WHAT COMES AROUND GOES AROUND

A consortium of water utilities in the Bluegrass arrived at a solution to our longterm water needs. After weighing a number of options, the group agreed that the primary new source of water for Lexington will come from the Kentucky River near Frankfort. This location is DOWNSTREAM from the Town Branch of Elkhorn Creek Watershed (i.e. Downtown Lexington). That means that we will be using water than has been affected by our own polluted runoff. It has never been more important to clean up our historic urban creek than NOW. It will soon become the water we draw from our faucets. Kentucky American Water’s proposal before the PSC to built a new water treatment plant is following through on this regional strategic plan. It is imperative that we raise our standard of stewardship for Lexington’s urban watershed for the sake of our own drinking water.

Founding of Lexington along the Elkhorn Creek

Lexington, Kentucky was founded in the summer of1775 at the dawn of the American Revolution. A small band of frontiersmen gathered around a fire received word that a rabble of colonists had defeated British troops in a skirmish at Lexington, Massachusetts. To commemorate this exciting news, they decided to name the lush spring-fed wilderness in which they camped in the battle’s honor. Pioneers traveling south from the Ohio River or west through the Cumberland Gap traced their way to Lexington along buffalo trails over rolling savannah and by way of meandering forested waterways.

John Filson, biographer of Daniel Boone, shows us in a map from 1784 what pioneer Kentucky looked like.

In “Song of Myself” Walt Whitman imagines one of these early frontiersmen,

“A Kentuckian walking the vale of the Elkhorn in deer-skin leggings”

These pioneers chose to set down roots in Lexington along the banks of the Town Branch of Elkhorn Creek because of the rich fertile soil and multitude of artesian springs running the year round. Within a few short years a collection of log cabins clustered around a stockade gave way to a burgeoning town laid out along a generous creek-side commons. The valuable exports of bourbon, tobacco, and pedigreed cattle soon made Lexington the hub of a prosperous Bluegrass Region, and the capital of America’s first frontier. Within two generations of its founding Lexington had become a town of great wealth, sophistication, and refinement. By the time the Marquis de Lafayette came to visit his namesake county in 1825, Lexington had become known as the “Athens of the West” for its free public library, a university which boasted schools of medicine and law, and for architecture as refined as any in Philadelphia or Boston. And a young Lexington lawyer by the name of Henry Clay held our nation’s Congress in his thrall.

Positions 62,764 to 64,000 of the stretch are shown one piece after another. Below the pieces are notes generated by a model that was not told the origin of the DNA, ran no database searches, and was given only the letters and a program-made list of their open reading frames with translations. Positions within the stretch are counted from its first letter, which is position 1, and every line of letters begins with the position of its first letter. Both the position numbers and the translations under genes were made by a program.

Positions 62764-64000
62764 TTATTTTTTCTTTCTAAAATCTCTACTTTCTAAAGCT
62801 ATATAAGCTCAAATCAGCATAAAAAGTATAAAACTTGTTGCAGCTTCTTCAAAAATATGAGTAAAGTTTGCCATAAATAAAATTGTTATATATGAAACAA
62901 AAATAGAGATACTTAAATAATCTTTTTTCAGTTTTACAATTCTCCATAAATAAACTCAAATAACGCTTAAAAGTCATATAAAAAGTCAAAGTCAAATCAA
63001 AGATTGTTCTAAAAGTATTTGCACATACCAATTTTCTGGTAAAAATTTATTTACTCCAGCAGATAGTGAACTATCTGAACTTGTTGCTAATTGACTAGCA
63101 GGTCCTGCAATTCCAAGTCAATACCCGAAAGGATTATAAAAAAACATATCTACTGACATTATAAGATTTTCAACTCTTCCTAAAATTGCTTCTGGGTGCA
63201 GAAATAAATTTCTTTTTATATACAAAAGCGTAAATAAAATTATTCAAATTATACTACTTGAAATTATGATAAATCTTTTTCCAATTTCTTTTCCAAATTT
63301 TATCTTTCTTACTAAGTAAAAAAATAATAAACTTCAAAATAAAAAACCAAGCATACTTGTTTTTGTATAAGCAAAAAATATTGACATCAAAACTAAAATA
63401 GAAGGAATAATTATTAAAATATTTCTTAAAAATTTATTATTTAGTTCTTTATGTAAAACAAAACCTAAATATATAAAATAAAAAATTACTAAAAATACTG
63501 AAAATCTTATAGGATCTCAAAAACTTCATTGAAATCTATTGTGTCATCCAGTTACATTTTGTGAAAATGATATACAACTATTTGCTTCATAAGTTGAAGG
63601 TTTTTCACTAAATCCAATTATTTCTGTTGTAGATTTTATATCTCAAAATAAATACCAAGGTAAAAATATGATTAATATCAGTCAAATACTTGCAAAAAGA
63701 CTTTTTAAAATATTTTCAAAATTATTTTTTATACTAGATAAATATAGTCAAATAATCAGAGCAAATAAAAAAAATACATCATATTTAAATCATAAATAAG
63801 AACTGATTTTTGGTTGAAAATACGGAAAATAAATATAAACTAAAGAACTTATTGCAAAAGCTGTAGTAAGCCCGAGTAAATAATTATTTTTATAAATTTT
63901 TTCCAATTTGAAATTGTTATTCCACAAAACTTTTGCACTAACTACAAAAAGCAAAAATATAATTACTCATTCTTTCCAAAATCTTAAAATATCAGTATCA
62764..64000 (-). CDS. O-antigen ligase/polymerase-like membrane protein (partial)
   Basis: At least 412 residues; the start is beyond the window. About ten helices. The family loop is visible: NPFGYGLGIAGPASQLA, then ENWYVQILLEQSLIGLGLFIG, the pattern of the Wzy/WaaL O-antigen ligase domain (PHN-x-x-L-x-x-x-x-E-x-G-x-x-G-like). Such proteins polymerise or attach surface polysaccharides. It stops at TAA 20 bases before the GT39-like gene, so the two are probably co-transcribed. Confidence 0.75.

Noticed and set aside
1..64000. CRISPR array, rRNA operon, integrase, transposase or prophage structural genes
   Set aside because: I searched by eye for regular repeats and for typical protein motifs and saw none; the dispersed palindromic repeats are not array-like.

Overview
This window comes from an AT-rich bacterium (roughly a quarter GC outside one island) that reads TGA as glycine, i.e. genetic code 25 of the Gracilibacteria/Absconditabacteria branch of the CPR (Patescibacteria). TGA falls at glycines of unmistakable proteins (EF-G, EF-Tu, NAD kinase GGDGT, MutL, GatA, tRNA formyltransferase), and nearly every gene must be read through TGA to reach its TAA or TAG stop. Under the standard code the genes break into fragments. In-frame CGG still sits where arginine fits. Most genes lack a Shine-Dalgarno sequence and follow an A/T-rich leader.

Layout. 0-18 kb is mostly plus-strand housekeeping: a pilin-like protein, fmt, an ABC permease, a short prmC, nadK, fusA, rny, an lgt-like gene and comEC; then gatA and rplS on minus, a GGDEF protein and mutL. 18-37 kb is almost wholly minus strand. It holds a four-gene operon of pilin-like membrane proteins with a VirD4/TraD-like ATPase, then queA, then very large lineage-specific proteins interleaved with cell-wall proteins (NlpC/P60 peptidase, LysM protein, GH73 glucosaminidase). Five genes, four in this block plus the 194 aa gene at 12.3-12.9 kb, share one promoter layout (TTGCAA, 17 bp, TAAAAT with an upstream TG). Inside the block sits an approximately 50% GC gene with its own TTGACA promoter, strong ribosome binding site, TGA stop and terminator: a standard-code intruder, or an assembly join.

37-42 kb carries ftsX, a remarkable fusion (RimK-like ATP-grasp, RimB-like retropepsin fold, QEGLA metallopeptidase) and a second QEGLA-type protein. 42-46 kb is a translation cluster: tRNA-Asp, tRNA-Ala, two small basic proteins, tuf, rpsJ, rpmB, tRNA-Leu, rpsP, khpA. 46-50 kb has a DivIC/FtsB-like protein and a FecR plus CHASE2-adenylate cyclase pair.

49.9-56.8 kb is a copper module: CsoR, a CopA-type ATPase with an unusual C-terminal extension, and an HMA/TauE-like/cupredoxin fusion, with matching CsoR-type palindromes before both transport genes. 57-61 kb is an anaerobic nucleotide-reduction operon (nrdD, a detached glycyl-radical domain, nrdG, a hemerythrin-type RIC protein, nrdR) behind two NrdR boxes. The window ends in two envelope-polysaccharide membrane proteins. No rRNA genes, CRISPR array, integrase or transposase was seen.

By 1830 Lexington had one of the first railroad charters in the nation.

Lexington also became fertile ground for religion, forming many of the first congregations west of the Appalachians. A pair of vibrant African-American congregations trace their common history back to 1790. The place names of Mt. Tabor, Mt. Horeb, Pisgah, and Zion hark back to this era of great awakening.

Other place names around Lexington honor the revolution and early republic. Fayette County was named in 1780 in honor of the Marquis de Lafayette and downtown streets bear names like Madison, Jefferson, and Constitution in honor of our nation’s founding.

By the time of the Civil War, despite Lexington’s wealth, its national ascendancy had long been eclipsed by more westward river cities along the Ohio and the Mississippi and its lack of navigable waters consigned it to a more modest agrarian splendor. But to this day Lexington has carefully protected its precious farmland with an urban growth boundary and with a nationally acclaimed program for farmland protection.

Lexington is even rediscovering its roots along the Town Branch of the Elkhorn Creek, setting up a public greenway that will follow this historic waterway from the city out to pioneers houses, springs, and Bluegrass countryside.

Bourbon History along the Town Branch of the Elkhorn Creek, Lexington, Kentucky

Bourbon has a long and rich history in the Bluegrass Region of Kentucky. The distilling of whiskey began about as early as settlers arrived here from the north and east. The reason this area was so conducive to the making of whiskey was on account of the numerous limestone springs in the area that could provide cool clear water all year long. The importance of good water to the area’s distilleries cannot be overstated. One of the unique ingredients of Kentucky bourbon is the water that comes up from its limestone springs. The water that comes out of the springs has been filtered of impurities and unwanted minerals, such as iron. In addition, the spring water is rich in calcium. The calcium in the water reacts favorably with the yeast during the production of whiskey.

Though there are no distilleries any longer in use in Fayette County, some of the earliest of our Bourbon History took place along the Town Branch of the Elkhorn Creek in Lexington.